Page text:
It is estimated that of the 15 million individuals who are enrolled in the individual and family market for health insurance, 6 million receive no subsidies because they either make too much money or choose not to participate in an ACA exchange. The Roller Coaster report notes that these people who are purchasing ACA compliant health insurance are the households most impacted by the estimated 15% to 30% rate increases for 2019. In the conclusion section, the report states that these off-exchange consumers who receive double-digit premium increases may consider dropping coverage.
Under Covered California’s worst case scenario, a 45 year old in Southern California, earning $50,000, would have to pay $386 per month for the least expensive Bronze plan. That same person living in Sacramento would have to pay $458 for a Bronze plan. A short term medical plan with a $5,000 deductible will be approximately $225. For a healthy person with no pre-existing conditions saving between $1,900 and $2,800 per year on health insurance will be a strong incentive to leave the ACA compliant health plans of the individual and family market.
Federal Actions To Stabilize Rates
The Roller Coaster report offers several stabilizing actions the federal government can take to minimize 2019 rates. The number one stabilizing affect would be to fund a high-risk pool or reinsurance program. This protects insurance companies if they are hit with health care claims that are substantially higher than forecasted. The reinsurance mitigates losses and encourages carrier participation. Such a reinsurance program could yield a rate reduction of between 9% and 16%. Other actions would be to increase the outreach and marketing budgets to boost enrollment and re-institute the health insurance tax holiday for 2019. These two measures could help reduce rates by 3% to 7%.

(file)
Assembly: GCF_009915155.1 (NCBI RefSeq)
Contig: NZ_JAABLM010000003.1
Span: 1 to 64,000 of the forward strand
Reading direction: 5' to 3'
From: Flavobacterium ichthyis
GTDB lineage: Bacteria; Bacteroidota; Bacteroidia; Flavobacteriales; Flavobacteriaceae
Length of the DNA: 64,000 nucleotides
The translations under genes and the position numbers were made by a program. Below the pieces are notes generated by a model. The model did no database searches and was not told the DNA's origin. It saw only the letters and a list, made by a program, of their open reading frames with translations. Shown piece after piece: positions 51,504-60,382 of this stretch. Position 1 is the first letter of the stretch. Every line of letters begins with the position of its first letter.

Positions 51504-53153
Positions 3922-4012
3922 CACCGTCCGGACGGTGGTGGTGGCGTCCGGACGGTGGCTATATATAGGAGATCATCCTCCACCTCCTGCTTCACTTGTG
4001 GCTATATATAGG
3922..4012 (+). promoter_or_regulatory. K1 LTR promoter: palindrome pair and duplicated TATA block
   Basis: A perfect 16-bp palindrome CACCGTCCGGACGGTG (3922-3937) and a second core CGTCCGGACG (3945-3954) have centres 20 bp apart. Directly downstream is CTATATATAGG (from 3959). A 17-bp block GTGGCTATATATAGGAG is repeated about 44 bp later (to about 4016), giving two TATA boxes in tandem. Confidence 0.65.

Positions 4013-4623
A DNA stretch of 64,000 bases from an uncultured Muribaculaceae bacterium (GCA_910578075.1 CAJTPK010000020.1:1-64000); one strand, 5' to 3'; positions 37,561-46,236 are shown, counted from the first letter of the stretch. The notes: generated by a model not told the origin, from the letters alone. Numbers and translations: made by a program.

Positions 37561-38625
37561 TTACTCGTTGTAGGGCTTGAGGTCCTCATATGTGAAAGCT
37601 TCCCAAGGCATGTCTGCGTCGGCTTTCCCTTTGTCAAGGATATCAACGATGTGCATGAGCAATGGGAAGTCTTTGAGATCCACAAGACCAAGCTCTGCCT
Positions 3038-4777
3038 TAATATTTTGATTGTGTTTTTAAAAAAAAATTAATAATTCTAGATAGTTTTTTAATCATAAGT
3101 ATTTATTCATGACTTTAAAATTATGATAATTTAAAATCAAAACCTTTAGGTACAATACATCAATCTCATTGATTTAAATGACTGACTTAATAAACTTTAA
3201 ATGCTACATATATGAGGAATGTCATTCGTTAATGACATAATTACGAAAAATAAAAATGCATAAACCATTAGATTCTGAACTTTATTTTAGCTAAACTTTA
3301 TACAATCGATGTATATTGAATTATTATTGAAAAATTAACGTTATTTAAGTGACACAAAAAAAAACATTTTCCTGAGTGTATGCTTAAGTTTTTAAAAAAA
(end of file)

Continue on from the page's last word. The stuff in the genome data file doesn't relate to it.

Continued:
The Roller Coast report is about stabilizing the rates, not about finding ways to lower the already excessively high rates. The tone is that those people not receiving the subsidies, by virtue of their income, can afford the current rates. The report acknowledges that people who are eligible for the subsidies are relatively immune from the rate increases because the subsidies will always increase to make their rates affordable.
So why issue a report about rate stabilization if it does not directly affect your core business: subsidizing health insurance for people who are eligible? Covered California is worried about the 6 million people who don’t receive subsidies and will drop out of the market. I believe they have underestimated the impact of Association Health Plan and Short Term Medical plans and the drain those options present to the off-exchange enrollments. If the health plans see serious erosion to their enrollments from off-exchange healthy people, they may close all their individual and family plans in certain counties or the entire state.
It’s not just a matter of stabilizing the rates, the rates need to be lowered for the off-exchange households. I don’t think Covered California has a handle on the level of discontentment from individuals and families who believe the 2018 rates are excessively high and unacceptable. If these families are socked with a 15% to 30% increase, and they are already in the cheapest Bronze plan, look for them to drop coverage altogether and self-insurance or turn to permanently enrolling in Short Term Medical plans. The loss of a significant number of individuals in ACA compliant plans runs the risk of making the whole market collapse, and that is what Covered California is worried about.